Pfizer ($PFE) announced in December it had extended its advance market commitment (AMC) to the Global Alliance for Vaccine and Immunisation (GAVI) for the pneumococcal vaccine Prevnar 13. The drug giant promised an additional 180 million doses through 2023, as did GlaxoSmithKline ($GSK), for its pneumococcal vaccine on top of an existing promise for 300 million doses. Total commitment: 480 million steeply discounted doses.
We asked Mike McDermott, VP for the specialty/biotech operating unit of Pfizer Global Supply, about the GAVI undertaking. He oversees Pfizer plants worldwide from his base in New York City. McDermott proudly stated he has 5 daughters, all of whom have been vaccinated with Prevnar.
FiercePharmaManufacturing: Do the volumes and duration of your Prevnar 13 commitment strain capacity for other Pfizer products?
McDermott: To meet the demand, we're increasing manufacturing capabilities through capital investment, process improvements and efficiency measures throughout the supply network. [One example is its planned investment of $200 million to upgrade the Grange Castle, Ireland, plant, "a key and strategic node in our network."]
We have regular discussions with UNICEF about projected demand under the AMC. We schedule production and supply accordingly, across several years.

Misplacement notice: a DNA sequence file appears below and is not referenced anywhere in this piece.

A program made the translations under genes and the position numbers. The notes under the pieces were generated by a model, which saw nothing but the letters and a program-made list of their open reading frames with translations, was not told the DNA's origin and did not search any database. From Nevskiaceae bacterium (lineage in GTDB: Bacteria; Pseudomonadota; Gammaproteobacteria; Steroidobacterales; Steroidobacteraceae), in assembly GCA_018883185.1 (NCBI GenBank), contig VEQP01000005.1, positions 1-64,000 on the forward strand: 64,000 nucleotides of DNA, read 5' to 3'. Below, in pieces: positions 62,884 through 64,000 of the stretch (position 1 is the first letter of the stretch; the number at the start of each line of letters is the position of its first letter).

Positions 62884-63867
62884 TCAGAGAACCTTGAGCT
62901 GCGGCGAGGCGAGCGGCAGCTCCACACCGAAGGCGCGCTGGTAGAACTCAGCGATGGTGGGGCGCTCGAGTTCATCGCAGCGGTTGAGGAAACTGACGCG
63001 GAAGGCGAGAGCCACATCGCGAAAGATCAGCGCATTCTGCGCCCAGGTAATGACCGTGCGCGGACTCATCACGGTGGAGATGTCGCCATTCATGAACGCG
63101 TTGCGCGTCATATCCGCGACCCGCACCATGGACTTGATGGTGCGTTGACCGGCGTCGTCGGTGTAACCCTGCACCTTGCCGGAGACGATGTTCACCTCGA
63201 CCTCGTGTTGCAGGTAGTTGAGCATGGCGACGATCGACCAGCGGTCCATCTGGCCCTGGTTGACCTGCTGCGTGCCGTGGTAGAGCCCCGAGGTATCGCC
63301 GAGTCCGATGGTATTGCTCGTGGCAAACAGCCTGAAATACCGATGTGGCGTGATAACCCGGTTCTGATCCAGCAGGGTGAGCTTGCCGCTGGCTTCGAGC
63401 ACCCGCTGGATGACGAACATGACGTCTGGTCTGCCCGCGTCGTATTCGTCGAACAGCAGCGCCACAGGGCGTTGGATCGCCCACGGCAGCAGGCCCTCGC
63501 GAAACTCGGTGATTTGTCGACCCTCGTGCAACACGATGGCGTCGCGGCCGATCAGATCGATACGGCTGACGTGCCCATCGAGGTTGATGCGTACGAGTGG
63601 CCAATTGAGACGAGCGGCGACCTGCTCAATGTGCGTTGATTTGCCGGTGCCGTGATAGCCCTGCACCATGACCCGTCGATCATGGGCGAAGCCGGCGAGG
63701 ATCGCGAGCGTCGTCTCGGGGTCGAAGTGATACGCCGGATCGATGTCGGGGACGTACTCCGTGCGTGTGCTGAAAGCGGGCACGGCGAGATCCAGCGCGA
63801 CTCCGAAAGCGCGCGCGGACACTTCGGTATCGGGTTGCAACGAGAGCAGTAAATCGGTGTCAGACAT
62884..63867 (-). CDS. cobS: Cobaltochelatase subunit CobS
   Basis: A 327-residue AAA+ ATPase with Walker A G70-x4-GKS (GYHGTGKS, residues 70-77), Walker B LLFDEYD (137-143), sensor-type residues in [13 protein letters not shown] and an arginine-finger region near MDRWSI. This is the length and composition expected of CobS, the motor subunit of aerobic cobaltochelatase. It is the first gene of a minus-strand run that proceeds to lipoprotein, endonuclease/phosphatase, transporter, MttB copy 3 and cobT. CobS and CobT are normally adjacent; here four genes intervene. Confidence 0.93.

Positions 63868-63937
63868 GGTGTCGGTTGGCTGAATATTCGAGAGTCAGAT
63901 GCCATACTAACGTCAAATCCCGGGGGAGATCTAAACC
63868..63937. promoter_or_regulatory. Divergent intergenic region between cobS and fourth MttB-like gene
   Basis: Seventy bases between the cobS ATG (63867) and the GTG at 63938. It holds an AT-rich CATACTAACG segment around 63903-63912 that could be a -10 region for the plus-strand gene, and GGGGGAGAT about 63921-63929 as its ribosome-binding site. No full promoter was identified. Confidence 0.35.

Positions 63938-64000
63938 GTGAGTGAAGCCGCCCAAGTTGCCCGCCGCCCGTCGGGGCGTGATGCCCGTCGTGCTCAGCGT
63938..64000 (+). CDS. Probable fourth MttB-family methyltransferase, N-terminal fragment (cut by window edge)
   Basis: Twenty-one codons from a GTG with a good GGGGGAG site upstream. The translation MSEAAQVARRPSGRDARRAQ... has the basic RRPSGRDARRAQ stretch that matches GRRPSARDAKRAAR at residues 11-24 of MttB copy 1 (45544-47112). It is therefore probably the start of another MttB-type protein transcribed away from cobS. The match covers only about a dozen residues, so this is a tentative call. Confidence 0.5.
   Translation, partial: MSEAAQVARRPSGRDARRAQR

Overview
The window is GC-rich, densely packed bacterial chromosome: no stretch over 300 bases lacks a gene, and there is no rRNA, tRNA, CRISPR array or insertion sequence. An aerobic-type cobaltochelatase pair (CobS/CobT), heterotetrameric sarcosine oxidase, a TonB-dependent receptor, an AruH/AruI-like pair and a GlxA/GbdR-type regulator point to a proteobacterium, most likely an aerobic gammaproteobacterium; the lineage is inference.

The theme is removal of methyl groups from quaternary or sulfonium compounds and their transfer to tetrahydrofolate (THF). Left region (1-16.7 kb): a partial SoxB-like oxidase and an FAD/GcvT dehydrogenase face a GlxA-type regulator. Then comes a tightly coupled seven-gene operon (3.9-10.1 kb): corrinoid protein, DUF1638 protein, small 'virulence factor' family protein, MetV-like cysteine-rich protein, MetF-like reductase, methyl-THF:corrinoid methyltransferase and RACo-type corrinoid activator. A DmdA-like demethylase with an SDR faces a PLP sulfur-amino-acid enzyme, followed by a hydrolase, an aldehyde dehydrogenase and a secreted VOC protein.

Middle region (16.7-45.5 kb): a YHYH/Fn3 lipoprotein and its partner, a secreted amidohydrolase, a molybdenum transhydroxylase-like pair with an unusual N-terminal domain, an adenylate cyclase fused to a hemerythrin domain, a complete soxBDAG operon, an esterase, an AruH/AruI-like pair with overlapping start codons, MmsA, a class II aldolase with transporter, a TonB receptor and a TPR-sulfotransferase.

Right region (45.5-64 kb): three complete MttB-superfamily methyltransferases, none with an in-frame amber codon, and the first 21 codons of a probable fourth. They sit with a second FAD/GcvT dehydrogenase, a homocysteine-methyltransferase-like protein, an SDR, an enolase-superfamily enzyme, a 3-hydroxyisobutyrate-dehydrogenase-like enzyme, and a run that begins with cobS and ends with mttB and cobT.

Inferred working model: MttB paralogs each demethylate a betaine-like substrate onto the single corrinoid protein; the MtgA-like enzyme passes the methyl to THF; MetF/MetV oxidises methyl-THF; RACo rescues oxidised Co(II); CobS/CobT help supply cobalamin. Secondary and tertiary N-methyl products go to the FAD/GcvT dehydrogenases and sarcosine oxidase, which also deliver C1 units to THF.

FPM: Does the recent FDA approval of Prevnar 13 for adults 50 and older complicate scheduling for AMC production?
McDermott: No. We're thrilled for the new indication, which increases our volume. The approval reinforces our decision to invest to increase capacity.
FPM: Huge volumes aside, how difficult is it to make Prevnar 13?
McDermott: It's among the most complex biologics. It combines a carrier protein with polysaccharides found on the cell coats of 13 different bacterial strains, making it 13 vaccines in one.
Prevnar 13 is made using a multifaceted aseptic manufacturing process. Grange Castle is a large supplier to this effort, but it's just one in a network of Pfizer sites in the U.S. and Europe that contribute. The network includes plants in North Carolina, New York, and the U.K., as well as some contractors, although we maintain all polysaccharide production in house. From to start to finish, production takes 9 to 12 months.
FPM: How about distribution?
McDermott: Our commitment is to deliver product to UNICEF, which then works with the receiving countries to make sure they have the infrastructure. Prevnar 13 requires handling at 2 to 8 degrees Celsius. The markets must be able to manage that, even though in some cases the destinations are remote villages. We've helped UNICEF.
FPM: Did the AMC call for any changes to the commercial vaccine?
McDermott: GAVI wanted it in single-dose vials, rather than syringes.
Now, part of our work is developing a preserved, four-dose vial, which will allow for multiple syringe piercings. When approved, it will be used in countries with difficult infrastructure and save on transportation costs. - George Miller